The number of homes on the market is lower now than it’s traditionally been, but more inventory has become available recently.
3. Chicago, IL
Brick bungalows in Ashburn
After a long run of bidding wars, escalating home prices, and an exodus of residents to the low-tax suburbs of nearby Indiana, Chicago’s housing market is starting to come back down to earth. And bargain-savvy city dwellers are beginning to look in the southwestern neighborhood of Ashburn.
The neighborhood boasts plenty of brick bungalows and ranches and is close to public transit and highways. Plus, it’s just a 30-minute drive from downtown. It’s getting an upgrade with beautification projects, lots of home renovations, and a slew of new independently owned stores, cafes, and restaurants.
“This neighborhood has great potential for growth and future price appreciation,” says Nick Libert, a Realtor with Exit Strategy Realty. “It’s one of the most affordable places in the city.”
4. Houston, TX
Three-bedroom home listed for $165,000 in Meadowbrook
Those looking for a Lone Star deal should check out Meadowbrook, a 35-minute rush-hour drive from Houston’s downtown. Budget-conscious buyers are scoring 1,200- to 1,700-square-foot, midcentury bungalows and other fixer-uppers for between $110,000 to $180,000.
Those affordable prices have resulted in an influx of DIY-ready millennial buyers who are purchasing older homes and fixing them up, joining families who have lived in the area for generations.
“Houses will sit on the market longer because it’s not downtown, midtown, River Oaks, or any of the ‘nice, nice’ neighborhoods,” says local real estate broker Isabel Lopez. “But you get a good, safe place and enough money left to live.”
5. Dallas, TX
Four-bedroom house in Winnetka Heights listed at $389,000
More akin to funky Austin than traditional Dallas, this ZIP code includes the Bishop Arts area, perhaps the hottest dining and cultural destination in this sprawling metro. It boasts innovative restaurants, third-wave coffee shops, and live music venues that attract hipsters from everywhere.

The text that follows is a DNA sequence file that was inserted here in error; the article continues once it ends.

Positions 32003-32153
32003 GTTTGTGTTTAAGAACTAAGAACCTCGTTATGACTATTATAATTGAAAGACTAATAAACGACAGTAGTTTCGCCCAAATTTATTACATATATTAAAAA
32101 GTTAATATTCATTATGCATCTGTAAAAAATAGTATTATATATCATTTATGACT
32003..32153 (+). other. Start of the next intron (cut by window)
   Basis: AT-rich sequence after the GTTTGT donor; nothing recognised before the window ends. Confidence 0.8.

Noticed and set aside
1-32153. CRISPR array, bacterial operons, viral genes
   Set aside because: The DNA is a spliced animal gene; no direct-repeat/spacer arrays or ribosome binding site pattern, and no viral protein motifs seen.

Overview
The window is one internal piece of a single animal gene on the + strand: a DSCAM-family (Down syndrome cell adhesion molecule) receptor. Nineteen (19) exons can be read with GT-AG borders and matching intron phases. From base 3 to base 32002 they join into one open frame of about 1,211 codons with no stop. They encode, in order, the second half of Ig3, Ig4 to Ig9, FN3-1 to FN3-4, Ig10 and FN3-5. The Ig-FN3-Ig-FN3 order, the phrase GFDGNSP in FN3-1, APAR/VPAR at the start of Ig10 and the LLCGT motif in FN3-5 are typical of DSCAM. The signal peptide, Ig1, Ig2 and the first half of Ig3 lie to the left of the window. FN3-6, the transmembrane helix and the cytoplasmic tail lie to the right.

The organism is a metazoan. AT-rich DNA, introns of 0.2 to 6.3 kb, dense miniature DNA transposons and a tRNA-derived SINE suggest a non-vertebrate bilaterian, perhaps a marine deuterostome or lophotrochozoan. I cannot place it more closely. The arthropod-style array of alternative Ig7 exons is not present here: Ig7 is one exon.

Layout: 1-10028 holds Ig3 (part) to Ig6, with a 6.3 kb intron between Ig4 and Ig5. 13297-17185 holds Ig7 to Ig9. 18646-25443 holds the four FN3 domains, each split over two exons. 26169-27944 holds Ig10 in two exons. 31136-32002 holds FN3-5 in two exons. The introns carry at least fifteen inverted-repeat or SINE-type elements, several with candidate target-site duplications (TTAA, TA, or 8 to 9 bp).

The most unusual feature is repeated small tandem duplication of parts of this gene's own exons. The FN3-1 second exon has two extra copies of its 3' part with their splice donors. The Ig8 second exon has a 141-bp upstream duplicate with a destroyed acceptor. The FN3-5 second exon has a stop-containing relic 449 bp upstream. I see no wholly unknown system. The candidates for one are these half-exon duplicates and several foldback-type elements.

However, while just about every Dallas millennial wants to hang out in Bishop Arts, not everyone wants to live amid all the action—and deal with the crowds and lack of parking. So it’s not as hard for buyers to pick up a historic home in this neighborhood, providing they don’t mind getting a fixer-upper. There are also recently renovated homes available for well under the median list price.
But buyers still must be prepared to shell out a bit more than the city’s median listing price, which is dragged down by lots of neighborhoods with high crime rates. Those who love the place believe it’s worth every penny.
“It’s a bit higher-priced in comparison to some other areas nearby because you’re buying the district,” says DeLisa Rose, a real estate broker at Re/Max Ambassadors.
The northern section of the ZIP code is home to Winnetka Heights and Kessler Park. Winnetka Heights is a little cheaper, offering a median list price of $407,000 compared with the $670,000 median in Kessler Park. The latter is a quieter, more upscale neighborhood of well-kept historic homes that are in high demand among those who can afford the old-money locale.
“Kessler Park is where they go when they get married,” says Rose. “Bishop Arts is where people have fun.”
Philadelphia’s Great Northeast, appropriately titled for its proximity to the city center, has become an increasingly desirable—and affordable—place to live.
This ZIP code, which includes the communities of Pennypack Park and Holmesburg, features beautiful green spaces, old-school commerce corridors, and a swath of great restaurants. That area was founded around a gristmill in 1830. So its classic brick and fieldstone row homes have long been occupied by hardworking, blue-collar workers.
More recently, as prices have steadily climbed in the neighborhoods surrounding the city’s center, this has become an increasingly attractive area for 30-something first-time buyers. They appreciate the easy 20-minute commute to downtown, active civic association, and bigger homes, which often include a coveted garage.
“People can purchase a lot of home for the price,” says Britt McLaughlin, a Realtor with Philly Home Girls.
Townhomes in Dupont Circle